Q: “My Disorganized Teen Hates Checklists and Charts”
“Color plays a significant role in enhancing memory performance… When we arrange information — to-do lists, calendars, shopping lists — into color blocks, our brains can more quickly process the information, increasing our likelihood of completing tasks.”
Q: “I’m at my wit’s end setting up organizational systems for my 13-year-old daughter. Checklists and charts don’t work for her. She says she doesn’t like them, and they take her too long to read. So they get completely ignored, and none of her chores get done. I also have to remind her where all her stuff in the house goes. Any ideas for what I can do to help her be more organized at home and at school? Thanks.” —WitsEndMom
Have you tried color-coding techniques to help your daughter be more organized at home and school? In my work as an ADHD family coach and at home with my own kids, I have had much success using color-coding systems (especially for young children) for to-do lists, school supplies, and reminders.
Color Coding Improves Memory
Here’s why it works.
Color plays a significant role in enhancing memory performance.1 A 2013 study in the Malaysian Journal of Medical Sciences, revealed that color increases the chance for environmental stimuli to be encoded, stored, and retrieved successfully.2
When we arrange information — to-do lists, calendars, shopping lists — into color blocks, our brains can more quickly process the information, increasing our likelihood of completing tasks.
But apart from the science, color coding is a fun and easy way to help children get and stay organized!
[Self-Test: Does My Child Have ADHD?]
Color Coding: Next Steps
Here are my top eight color-coding tips:
1. Color code your child’s to-dos. Use different-colored sticky notes to help your child track when to do specific tasks like schoolwork or household responsibilities. You can also use the color of the sticky note to indicate the urgency of an assignment or responsibility. For example, anything highlighted in green, written in green pen, or on a green sticky note means “Go!” or top priority.
2. Color code to distinguish class notes from home-study notes. Some of my students find it helpful to separate what they learned in class from what they learned while studying or reviewing at home. Perhaps your daughter can take class notes with a blue pen and use a black pen for notes taken at home. This system can be helpful if she has a question about the material she is learning. She will know where she learned it and can quickly relay that information or question back to her teacher.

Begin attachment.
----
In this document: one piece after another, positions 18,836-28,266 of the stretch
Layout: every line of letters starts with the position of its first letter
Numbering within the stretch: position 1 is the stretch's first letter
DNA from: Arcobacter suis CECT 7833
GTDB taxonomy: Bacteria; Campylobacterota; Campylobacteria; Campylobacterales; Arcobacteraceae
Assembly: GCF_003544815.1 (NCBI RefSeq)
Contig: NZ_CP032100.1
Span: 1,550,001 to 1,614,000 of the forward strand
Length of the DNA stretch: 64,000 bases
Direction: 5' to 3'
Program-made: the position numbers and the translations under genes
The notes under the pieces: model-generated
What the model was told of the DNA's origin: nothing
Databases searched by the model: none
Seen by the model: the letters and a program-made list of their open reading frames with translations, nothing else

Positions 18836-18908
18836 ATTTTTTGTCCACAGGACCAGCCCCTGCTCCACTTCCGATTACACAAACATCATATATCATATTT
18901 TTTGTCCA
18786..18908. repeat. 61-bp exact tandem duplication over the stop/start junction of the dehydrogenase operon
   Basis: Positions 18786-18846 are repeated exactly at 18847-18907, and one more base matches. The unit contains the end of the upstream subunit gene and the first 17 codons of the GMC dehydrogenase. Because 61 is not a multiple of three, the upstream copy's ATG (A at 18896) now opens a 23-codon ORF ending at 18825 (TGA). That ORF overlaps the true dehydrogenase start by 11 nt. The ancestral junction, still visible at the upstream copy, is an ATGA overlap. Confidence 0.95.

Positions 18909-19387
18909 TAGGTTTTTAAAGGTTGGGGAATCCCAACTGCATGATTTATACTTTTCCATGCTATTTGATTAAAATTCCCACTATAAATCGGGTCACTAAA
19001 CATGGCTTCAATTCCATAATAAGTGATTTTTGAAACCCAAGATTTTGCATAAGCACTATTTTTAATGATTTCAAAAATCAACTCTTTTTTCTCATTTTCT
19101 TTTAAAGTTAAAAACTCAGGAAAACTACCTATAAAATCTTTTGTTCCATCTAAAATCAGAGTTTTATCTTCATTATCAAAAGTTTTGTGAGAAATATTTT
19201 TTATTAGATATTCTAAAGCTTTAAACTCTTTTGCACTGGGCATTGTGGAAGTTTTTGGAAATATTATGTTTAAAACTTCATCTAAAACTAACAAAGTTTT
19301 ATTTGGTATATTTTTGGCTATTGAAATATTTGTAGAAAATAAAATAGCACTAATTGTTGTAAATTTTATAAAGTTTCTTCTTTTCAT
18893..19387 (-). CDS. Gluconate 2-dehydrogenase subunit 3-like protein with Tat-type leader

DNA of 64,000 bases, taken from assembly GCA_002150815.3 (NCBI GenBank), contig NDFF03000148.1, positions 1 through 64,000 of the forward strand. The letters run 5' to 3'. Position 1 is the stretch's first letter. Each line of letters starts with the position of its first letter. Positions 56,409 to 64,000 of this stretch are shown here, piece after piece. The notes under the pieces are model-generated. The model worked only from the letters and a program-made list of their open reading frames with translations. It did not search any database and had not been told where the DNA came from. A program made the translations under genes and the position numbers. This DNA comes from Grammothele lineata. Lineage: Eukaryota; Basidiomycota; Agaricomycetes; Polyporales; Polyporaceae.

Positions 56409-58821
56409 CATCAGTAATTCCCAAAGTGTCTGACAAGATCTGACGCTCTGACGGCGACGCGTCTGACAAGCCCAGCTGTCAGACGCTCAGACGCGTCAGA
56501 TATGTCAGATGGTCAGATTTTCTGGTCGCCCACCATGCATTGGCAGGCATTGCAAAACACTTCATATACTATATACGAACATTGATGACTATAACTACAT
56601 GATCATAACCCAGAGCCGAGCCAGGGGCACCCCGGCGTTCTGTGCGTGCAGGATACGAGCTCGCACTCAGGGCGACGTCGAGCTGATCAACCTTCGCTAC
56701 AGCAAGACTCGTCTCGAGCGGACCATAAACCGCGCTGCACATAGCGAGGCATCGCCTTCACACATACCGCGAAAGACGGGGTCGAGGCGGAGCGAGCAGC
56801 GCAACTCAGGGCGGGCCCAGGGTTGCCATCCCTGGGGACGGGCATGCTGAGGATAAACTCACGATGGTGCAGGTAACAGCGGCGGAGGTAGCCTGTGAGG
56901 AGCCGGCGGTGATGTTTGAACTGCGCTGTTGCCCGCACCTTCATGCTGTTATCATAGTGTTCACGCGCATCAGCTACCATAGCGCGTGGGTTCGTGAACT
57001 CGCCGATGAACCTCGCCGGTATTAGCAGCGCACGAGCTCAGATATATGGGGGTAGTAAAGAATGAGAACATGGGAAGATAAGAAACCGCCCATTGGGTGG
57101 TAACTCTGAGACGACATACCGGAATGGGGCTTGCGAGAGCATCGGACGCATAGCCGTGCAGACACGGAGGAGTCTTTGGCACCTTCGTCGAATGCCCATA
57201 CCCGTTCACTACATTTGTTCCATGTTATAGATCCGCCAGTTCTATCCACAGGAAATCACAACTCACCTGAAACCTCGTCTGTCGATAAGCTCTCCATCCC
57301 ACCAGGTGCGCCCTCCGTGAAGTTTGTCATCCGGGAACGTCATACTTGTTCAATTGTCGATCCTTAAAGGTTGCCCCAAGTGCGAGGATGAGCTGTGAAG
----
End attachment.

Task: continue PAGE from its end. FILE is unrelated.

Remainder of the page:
3. Color code school supplies. Have your daughter designate a color for each of her subjects. Then use that specific color for every binder, folder, notebook, etc., needed for that class. If your child uses a homework station, follow the color scheme for storage bins for class-specific supplies. For example, say blue is the designated math color. Then calculators and rulers get placed in the blue container to accompany her blue math notebook.
4. Use colored bracelets for reminders. Once your daughter assigns every subject a color, buy her a set of colored bracelets. (Inexpensive varieties are easy to find online.) She can wear these as a reminder to hand in an assignment or if she has homework in a specific class.
[Read: The Daily Habits of Organized Kids]
5. Organize your daughter’s activities by color. Use large totes in different colors to store athletic and extracurricular gear (dance in red, tennis in blue, and so on). This will keep everything organized in one spot and easy to grab when heading out the door to a lesson or game. You can also customize each bag with the name of the activity right on it. No more tap shoes hiding with the lacrosse stick.
6. Color code towels. Have your daughter select a color for her towels. Sew colored loops onto the edge of white towels, or purchase towels in that color so she can instantly identify them. This helps tremendously when it’s time to do or put away laundry.
7. Color code chargers, cables, and cords. Chargers, cables, and cords were always disappearing at my house – until I color-coded them per child. No more stealing chargers! It’s a win-win!
8. Use colored bins to store personal items. Have your daughter assign different colors to her stuff (hair care and make-up can go in a white bin, photos in blue, etc.). When it’s clean-up time, she will know what goes into each specific color bin. Knowing where everything is will takes the guesswork and agony out of cleaning up!
Color Coding for ADHD Brains: Next Steps
- The Messy Student’s Guide to Order: ADHD Organizing Tips
- Download: Routines for Morning and Night
- Self-Test: Common ADHD Symptoms in Girls
ADHD Family Coach Leslie Josel, of Order Out of Chaos, will answer questions from ADDitude readers about everything from paper clutter to disaster-zone bedrooms and from mastering to-do lists to arriving on time every time.
Submit your questions to the ADHD Family Coach here!
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1Wichmann FA, Sharpe LT, Gegenfurtner KR. (2002, May). The contributions of color to recognition memory for natural scenes. Journal of Experimental Psycholgy. Learning, Memory, and Congnition. https://doi.org/10.1177/10870547221085502
2Cuba Bustinza, Dzulkifli MA, Mustafar MF. (2013, March). The influence of colour on memory performance: a review. The Malaysian Journal of Medical Sciences.https://pubmed.ncbi.nlm.nih.gov/23983571